Some birds seem to just get us humans, so to speak. There will be individuals, that interact with us on their own terms. They learn our habits, evaluate advantages and assess our risk factor. Before long, us humans give them names and a routine of interaction is established.
One of my family had just such a relationship with a blackbird. He called the bird Blackie. The bird learnt to trust his human and would come to be fed when called. He was quite a character. Every time we visited, we heard more of this blackbird’s antics.
Blackie raised several clutches of little blackbirds, over the years. Always keeping his nests in close proximity to the dwelling of his human friends. Then one day, he didn’t turn up. No-one knows what happened. His adult offspring are still around, but not Blackie.
So I decided to make Blackie. A young version. Why not?
To start, I used pipe cleaners to form the frame. Makes it easier to shape and re-shape, I find. The white is from a Jacob sheep fleece which forms the base. It is springy and felts up to be a firm structure.
I felted the base of the body, tail and the head separately and fitted them into the pipe cleaner frame, then felted more white fleece over the top, until the pipe cleaners were hidden and I had the right shape.
Next the black. I kept the length long, so it covered the whole length of the body. It was at this stage I knew I was getting the shape right. It’s very difficult stabbing a needle into something thats starting to look like a living creature.
The legs are wire, covered in brown fleece. I used silk filaments to give the impression of wings folded back along the body.
The eye is a felted circle of yellow, with an inner brown circle. I added a touch of white, for a sparkle in the young blackbird’s eyes. Giving him character. The beak was a mixture of orange and yellow, that I hand mixed, to avoid a solid block of orange.
I took these photos, to check the shape. Afterwards, I thinned down the tail, added shoulder definition, flattened his back and chin. Totally forgot to take a final photo.
Blackie has now been gifted. I could have played with the shape for longer. I wonder if I would ever be totally happy with it. Probably best that he’s gone to live somewhere else.
It’s Wednesday. Time to share my knitting progress and current read. You’d be forgiven for thinking it doesn’t look dissimilar to last week’s offering. Despite appearances, there has been progress.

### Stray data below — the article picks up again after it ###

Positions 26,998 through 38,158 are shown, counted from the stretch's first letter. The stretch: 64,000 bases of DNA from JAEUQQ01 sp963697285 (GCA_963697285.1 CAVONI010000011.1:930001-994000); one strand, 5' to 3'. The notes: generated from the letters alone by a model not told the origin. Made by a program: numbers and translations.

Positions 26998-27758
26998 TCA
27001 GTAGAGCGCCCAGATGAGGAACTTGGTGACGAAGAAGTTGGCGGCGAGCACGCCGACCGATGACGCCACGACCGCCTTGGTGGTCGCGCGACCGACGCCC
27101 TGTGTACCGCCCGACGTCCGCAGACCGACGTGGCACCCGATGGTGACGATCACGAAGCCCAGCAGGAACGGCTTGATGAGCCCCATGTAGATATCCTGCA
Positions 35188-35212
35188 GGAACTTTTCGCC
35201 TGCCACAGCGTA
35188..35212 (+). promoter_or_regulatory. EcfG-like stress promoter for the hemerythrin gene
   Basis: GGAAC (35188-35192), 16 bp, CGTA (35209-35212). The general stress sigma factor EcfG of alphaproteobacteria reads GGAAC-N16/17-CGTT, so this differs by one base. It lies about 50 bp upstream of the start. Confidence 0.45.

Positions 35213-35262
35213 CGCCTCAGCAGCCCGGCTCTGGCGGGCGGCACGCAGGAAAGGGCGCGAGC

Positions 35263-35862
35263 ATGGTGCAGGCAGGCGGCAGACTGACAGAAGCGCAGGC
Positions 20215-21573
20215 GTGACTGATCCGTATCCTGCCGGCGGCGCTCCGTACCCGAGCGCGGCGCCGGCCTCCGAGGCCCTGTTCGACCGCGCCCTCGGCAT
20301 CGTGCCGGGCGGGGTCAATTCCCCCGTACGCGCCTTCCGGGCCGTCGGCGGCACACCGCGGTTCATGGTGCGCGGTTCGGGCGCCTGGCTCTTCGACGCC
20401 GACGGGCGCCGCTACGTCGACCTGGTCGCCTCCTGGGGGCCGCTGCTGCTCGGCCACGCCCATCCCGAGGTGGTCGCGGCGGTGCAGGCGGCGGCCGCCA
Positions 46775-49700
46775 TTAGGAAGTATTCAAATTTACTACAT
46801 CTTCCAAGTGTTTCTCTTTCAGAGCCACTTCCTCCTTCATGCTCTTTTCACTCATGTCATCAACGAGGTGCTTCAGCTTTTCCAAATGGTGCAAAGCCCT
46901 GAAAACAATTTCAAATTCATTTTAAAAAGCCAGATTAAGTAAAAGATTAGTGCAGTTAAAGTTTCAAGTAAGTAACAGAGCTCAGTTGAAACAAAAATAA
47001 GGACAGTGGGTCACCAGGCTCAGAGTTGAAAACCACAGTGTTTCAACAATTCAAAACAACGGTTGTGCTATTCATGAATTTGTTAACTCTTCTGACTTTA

I’ve turned the heel on the first sock. Always makes me feel like I’m on the homeward stretch. The yarn feels thinner than my recent sock yarn. I’m knitting it on dpns (double pointed needles) and was finding that moving from one needle to the next was leaving more of a holey ladder effect than usual.
I know most of the tricks to solve this, but they weren’t working, so I’ve slowed down, to ensure the stitches are sitting closer together between needles, which seems to have sorted it out. May take longer to knit this pair, but at least my husband won’t be wearing a socks with a lacey inset!
I finished Hidden Figures over the weekend. So glad I read it. I found the second half of the book with more touches of hope. They didn’t seem so bogged down by people’s attitudes preventing them from achieving the ultimate aim of their work. It was still there, but they seem to push on through. People helped each other to succeed and progress in their careers. There was a momentum. There was passion in their work.
I still found frustrating moments, such as the mathematicians not moving to Houston to follow the project, due to family commitments, but it has to be seen in the context of the time. If it was me, I would have packed the family up and gone before you could solve a simultaneous equation. A new adventure, but that is me. I’ve not walked a mile in these pioneering women’s shoes.
Only problem with devouring such a fantastically, good book is deciding what to read next. It’s a toughy. Nothing in my pile of books to read, jumped out. So instead I chose a sci-fi short story.
I’ve been running an experiment. Let me set the scene. We live in an old house. It is over 260 years old. No foundations. Walls that you could use to build a cathedral. It’s the way they used to build humble cottages. The down side is that air circulation is not so great. Bookcases against walls tend to lead to musty books if left undisturbed for too long, which has happened to a bunch of my older sci-fi books.
So I did a bit of research. Not wishing to read musty books with a peg on my nose, I looked at a way to freshen them up. I ruled out fresh air and sunshine, as I started this experiment at the end of our UK winter. If they had mentioned heavy rain, that would have been another matter, but they didn’t.
That left three possible alternatives. Kitty litter, talcum powder or sodium bicarbonate seemed to be the most popular. No cats in the household, but fortunately, I had large amounts of the last two options in my science kit, so I tried leaving a few books in each, sealed in old biscuit containers.
Result. Given time, they both worked to freshen up the books. The thinner books were fresh after a week. The thicker book took longer. Certainly after a month (hmm..I kind of forgot to check inbetween), I could read it without being bombarded by the terrible smell. So now I’m reading a good old Asimov, with a touch of talcum powder aroma!
Also reading a new-to-me magazine – Dressmaker. I’m trying to make something for me to wear every month. January, I made gloves. February, I made socks. March, I would like to add to my work wardrobe, and I quite liked the patterns they were including. Always interested to see dressmaking tips too.
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